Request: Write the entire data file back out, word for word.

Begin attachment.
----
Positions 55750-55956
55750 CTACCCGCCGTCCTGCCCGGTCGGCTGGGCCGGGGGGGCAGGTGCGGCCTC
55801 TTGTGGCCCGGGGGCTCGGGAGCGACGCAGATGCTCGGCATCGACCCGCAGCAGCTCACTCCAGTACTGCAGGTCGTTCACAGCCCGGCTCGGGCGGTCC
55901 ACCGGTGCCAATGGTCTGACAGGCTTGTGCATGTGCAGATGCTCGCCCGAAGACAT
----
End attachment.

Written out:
Positions 55750-55956
55750 CTACCCGCCGTCCTGCCCGGTCGGCTGGGCCGGGGGGGCAGGTGCGGCCTC
55801 TTGTGGCCCGGGGGCTCGGGAGCGACGCAGATGCTCGGCATCGACCCGCAGCAGCTCACTCCAGTACTGCAGGTCGTTCACAGCCCGGCTCGGGCGGTCC
55901 ACCGGTGCCAATGGTCTGACAGGCTTGTGCATGTGCAGATGCTCGCCCGAAGACAT